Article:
A heavy and cruel hand has been laid upon us. As a people, we feel ourselves to be not only deeply injured, but grossly misunderstood. Our white countrymen do not know us. They are strangers to our character, ignorant of our capacity, oblivious to our history and progress, and are misinformed as to the principles and ideas that control and guide us, as a people. The great mass of American citizens estimates us as being a characterless and purposeless people; and hence we hold up our heads, if at all, against the withering influences of a nation’s scorn and contempt.
– Frederick Douglas, in a statement on behalf of delegates to the National Colored Convention held in Rochester, New York, in July 1853
When Frederick Douglas assembled with other representatives at the National Colored Convention of 1853, they collectively condemned the nationwide epidemic of racial discrimination. As the gathering intended to discuss the circumstances and possibilities of “coloreds” (as they were called then), they recognized the various ways that “scorn and contempt” were heaped upon them — for no justifiable reason — by the white-skinned racial majority.
In remembrance of Douglas’ critique surrounding his 19th century “white countrymen,” and in recognition of our annual celebration of Black History Month, we in the U.S. continue to mourn the deep divisions that occur due to racial misunderstanding. In other words, as we take an inventory of race relations roughly 195 years after Frederick Douglas was born, we recognize that racial ignorance among far too many of our citizens continues to result in a disturbing level of collective indifference and social inequality.
According to the U.S. Census Bureau, our nation displays deep forms of inequality that are directly related to skin color. With all other demographic factors being equal, those with white skin tend to enjoy higher levels of income, better forms of education, more advanced access to healthcare, less interaction with the criminal justice system, and many other areas of social opportunity when compared to those whose skin is either black or brown. While there are many reasons that one can cite for the ongoing levels of inequality, we can begin with the sociological fact that many racial groups continue to reside in physical isolation. In other words, while apartheid is typically used to describe pre-democracy South Africa, one recognizes that such a term (which means, “separateness”) can also illustrate contemporary life in many areas of the U.S., for racial integration within our various urban and rural communities is — for the most part — alarmingly rare.
In response to the ongoing realities of racial separateness in the U.S., our response is to affirm that we are created to be connected as companions in community.
A theological foundation of Christian faith is the belief that all people are created by God, the sociological implication is that every member of humankind shares a sacred identity, and the result is a spiritual connection that is expressed through companionship in community (Genesis 2:18). And so, whereas isolation leads to ignorance, indifference, and injustice, those who embrace being created to be connected as companions in community move past destructive generalizations and dehumanizing actions, and instead accompany others in solidarity and mutuality for the pursuit of a common good. Altogether, those who affirm being created to be connected as companions in community are more likely to understand than ignore, serve rather than sever, and advocate instead of overlook.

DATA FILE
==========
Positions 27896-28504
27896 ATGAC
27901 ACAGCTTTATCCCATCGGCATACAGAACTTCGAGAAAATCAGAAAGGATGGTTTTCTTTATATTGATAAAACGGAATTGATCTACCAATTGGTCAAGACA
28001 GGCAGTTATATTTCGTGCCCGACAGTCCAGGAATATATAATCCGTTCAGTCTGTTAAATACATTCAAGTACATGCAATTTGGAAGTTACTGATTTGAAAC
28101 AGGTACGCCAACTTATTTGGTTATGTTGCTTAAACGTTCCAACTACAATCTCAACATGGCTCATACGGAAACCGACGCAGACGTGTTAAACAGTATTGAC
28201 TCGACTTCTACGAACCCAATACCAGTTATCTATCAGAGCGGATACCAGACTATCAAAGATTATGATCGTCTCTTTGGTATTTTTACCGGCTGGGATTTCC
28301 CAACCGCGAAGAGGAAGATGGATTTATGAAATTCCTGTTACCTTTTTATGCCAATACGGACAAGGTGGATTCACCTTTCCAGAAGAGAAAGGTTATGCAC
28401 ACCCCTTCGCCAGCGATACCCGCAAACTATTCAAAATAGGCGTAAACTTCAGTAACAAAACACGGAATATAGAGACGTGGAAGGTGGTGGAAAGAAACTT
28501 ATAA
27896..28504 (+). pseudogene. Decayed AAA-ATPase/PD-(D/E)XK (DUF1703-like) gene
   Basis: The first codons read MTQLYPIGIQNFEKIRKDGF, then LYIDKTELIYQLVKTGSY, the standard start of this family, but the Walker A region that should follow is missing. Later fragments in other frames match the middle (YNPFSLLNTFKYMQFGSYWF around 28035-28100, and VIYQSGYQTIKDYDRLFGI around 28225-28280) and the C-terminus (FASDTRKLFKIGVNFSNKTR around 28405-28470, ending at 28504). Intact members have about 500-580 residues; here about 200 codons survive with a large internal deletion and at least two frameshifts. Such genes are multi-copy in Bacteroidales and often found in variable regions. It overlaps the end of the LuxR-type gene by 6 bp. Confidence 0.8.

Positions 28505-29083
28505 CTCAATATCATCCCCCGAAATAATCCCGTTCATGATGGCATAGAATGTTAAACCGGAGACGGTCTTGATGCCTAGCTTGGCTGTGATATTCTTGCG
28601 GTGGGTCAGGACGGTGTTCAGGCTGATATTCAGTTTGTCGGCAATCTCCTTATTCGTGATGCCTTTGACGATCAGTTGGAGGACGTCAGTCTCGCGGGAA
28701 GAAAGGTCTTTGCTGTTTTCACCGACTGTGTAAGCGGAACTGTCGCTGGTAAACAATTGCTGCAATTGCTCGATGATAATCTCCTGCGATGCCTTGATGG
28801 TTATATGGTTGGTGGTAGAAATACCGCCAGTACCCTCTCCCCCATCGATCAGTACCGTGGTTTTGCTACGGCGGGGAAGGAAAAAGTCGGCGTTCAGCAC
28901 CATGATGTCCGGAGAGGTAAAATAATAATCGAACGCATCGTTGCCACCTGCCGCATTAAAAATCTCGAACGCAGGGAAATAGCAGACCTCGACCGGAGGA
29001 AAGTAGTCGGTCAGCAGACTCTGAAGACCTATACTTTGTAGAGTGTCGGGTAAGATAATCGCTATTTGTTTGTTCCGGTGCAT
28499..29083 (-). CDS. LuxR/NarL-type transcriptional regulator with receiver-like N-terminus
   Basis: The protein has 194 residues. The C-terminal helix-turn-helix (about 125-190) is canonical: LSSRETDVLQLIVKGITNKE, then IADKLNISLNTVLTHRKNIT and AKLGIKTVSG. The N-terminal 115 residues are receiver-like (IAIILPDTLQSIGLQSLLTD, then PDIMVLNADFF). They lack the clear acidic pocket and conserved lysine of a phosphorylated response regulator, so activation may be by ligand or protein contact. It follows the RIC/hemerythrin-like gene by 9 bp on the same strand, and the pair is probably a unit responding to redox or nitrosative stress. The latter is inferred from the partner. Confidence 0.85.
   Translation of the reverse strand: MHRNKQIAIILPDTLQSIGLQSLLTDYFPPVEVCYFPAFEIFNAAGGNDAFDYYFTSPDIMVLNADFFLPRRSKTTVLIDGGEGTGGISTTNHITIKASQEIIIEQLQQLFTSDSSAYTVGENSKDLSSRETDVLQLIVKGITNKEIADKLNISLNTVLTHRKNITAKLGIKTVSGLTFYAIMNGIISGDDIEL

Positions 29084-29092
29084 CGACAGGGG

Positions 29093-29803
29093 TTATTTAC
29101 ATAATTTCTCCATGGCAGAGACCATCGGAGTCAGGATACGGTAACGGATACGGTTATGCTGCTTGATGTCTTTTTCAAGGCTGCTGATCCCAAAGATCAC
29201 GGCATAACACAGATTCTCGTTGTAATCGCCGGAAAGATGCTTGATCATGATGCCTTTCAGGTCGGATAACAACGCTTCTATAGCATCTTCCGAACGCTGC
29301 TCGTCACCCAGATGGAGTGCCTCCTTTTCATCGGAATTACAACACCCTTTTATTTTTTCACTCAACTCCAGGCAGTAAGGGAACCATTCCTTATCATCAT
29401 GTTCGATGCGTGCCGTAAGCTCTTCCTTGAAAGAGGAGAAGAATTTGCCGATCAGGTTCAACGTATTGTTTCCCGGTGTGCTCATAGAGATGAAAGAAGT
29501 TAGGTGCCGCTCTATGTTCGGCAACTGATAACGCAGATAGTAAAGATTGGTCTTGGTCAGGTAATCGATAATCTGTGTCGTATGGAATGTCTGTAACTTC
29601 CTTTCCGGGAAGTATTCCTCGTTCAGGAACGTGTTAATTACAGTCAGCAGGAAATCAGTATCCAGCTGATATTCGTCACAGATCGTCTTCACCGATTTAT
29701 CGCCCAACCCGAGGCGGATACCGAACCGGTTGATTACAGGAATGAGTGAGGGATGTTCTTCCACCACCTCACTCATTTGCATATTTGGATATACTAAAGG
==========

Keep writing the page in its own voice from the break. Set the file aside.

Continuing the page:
While racial inequality has no simple solution, one can argue that our first steps are quite straightforward. In order for equality to become our reality, we must be committed to reconciliation, transformation, and empowerment, and such movements cannot take place unless people move from personal isolation toward public companionship. In other words, people who have children in the same schools, appointments with the same doctors, walks in the same parks, carts in the same shopping aisles, jobs in the same office buildings, homes in the same streets, and seats next to each other in the same churches are more likely to put aside the labels of “us” and “them” and instead see others for who they truly are. And so, in order to eliminate the various racial inequalities that continue to exist, the starting point is to move past isolation and embrace multicultural companionship for the sake of restoring our communities and promoting life in its fullness.
Instead of existing as social strangers and misjudging others as a result, the time is upon us to move past so-called racial tolerance, go beyond our traditional comfort zones, and actively seek out cross-cultural interactions and relationships. As we learn to accompany one another across racial lines through the twists and turns of daily life, we experience God as alive and well in the midst of our diversity, and the result is various opportunities to join together in ways that replaces exclusion and isolation with embrace and companionship for the promotion of equal opportunity. In order to take these important steps forward as an alternative to American Apartheid, we are called to transform the present, empower each other for the future, and through a commitment to companionship, boldly restore the human community into that which God has created us to be.
Brian E. Konkol is an ordained pastor of the Evangelical Lutheran Church in America (ELCA), serves as Co-Pastor of Lake Edge Lutheran Church (Madison, Wis.), and is a PhD candidate in Theology & Development with the University of KwaZulu-Natal (South Africa).
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